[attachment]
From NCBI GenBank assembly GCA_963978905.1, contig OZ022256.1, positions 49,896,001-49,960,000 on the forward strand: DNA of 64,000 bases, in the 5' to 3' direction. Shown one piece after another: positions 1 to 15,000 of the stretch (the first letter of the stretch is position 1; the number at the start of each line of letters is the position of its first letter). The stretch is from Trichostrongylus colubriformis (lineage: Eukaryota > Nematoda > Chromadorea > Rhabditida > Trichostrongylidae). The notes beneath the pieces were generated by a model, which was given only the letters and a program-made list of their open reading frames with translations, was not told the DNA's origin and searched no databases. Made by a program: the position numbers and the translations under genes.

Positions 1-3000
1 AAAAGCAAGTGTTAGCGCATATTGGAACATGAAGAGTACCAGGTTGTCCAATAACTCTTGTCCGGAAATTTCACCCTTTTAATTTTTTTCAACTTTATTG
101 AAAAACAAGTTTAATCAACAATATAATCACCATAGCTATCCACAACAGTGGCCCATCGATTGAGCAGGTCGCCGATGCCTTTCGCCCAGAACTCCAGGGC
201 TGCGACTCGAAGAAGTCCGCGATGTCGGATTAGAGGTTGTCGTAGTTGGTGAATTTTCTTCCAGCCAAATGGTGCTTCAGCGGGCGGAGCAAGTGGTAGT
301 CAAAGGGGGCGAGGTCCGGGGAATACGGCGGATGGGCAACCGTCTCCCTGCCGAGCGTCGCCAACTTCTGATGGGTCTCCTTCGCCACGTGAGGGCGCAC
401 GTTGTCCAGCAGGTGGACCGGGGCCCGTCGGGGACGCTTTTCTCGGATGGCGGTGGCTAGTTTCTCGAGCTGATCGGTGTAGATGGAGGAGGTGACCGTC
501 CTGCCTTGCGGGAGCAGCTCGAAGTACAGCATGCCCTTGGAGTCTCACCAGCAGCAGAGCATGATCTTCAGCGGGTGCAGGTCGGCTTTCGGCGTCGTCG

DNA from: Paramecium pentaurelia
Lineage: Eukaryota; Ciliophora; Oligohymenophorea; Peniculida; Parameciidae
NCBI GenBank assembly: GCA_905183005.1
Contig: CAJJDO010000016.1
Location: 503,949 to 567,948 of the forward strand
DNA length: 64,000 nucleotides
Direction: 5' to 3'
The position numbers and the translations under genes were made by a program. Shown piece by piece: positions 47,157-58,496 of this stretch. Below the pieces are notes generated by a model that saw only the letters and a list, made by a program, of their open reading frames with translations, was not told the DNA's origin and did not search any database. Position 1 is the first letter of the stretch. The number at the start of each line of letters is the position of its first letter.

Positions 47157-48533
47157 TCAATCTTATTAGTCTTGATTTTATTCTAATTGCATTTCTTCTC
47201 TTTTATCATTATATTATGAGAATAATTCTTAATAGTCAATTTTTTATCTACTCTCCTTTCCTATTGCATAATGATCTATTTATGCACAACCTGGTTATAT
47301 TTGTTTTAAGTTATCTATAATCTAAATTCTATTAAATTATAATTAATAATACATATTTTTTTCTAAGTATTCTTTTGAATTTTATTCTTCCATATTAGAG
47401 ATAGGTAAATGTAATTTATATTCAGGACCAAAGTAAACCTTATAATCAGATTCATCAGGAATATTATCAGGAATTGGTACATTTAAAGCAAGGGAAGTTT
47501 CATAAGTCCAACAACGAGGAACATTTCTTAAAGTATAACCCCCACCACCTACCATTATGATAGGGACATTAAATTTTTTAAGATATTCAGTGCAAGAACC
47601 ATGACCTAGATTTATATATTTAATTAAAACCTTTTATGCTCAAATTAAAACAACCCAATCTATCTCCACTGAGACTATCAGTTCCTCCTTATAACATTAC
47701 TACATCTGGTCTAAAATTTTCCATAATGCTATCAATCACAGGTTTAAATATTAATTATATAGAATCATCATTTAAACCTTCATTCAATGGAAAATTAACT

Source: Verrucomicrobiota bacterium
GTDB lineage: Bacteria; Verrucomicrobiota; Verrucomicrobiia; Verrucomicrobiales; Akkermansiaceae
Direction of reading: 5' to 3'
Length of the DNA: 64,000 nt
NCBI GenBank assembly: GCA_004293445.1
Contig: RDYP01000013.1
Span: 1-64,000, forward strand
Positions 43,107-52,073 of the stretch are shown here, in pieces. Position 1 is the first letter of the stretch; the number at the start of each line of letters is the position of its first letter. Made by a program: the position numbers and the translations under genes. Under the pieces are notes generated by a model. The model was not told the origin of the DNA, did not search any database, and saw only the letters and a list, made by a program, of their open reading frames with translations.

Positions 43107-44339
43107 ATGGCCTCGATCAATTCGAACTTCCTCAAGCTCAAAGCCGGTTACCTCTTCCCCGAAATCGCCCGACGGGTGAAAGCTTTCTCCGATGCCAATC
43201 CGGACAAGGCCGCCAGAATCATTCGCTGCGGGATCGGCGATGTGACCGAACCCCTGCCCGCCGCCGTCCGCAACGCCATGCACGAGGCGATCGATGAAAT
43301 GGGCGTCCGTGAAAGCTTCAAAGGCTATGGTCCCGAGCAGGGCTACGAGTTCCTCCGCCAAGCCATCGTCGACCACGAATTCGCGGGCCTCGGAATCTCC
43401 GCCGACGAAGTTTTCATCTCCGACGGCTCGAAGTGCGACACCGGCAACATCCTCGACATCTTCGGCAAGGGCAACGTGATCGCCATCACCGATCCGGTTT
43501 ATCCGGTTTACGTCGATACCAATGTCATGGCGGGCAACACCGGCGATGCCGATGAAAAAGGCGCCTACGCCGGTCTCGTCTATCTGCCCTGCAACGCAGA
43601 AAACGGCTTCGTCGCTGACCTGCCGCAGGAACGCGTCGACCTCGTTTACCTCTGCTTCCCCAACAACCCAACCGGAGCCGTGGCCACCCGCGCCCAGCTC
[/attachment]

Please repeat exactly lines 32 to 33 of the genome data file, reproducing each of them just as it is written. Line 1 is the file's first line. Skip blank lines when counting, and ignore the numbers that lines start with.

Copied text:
Positions 43,107-52,073 of the stretch are shown here, in pieces. Position 1 is the first letter of the stretch; the number at the start of each line of letters is the position of its first letter. Made by a program: the position numbers and the translations under genes. Under the pieces are notes generated by a model. The model was not told the origin of the DNA, did not search any database, and saw only the letters and a list, made by a program, of their open reading frames with translations.

Positions 43107-44339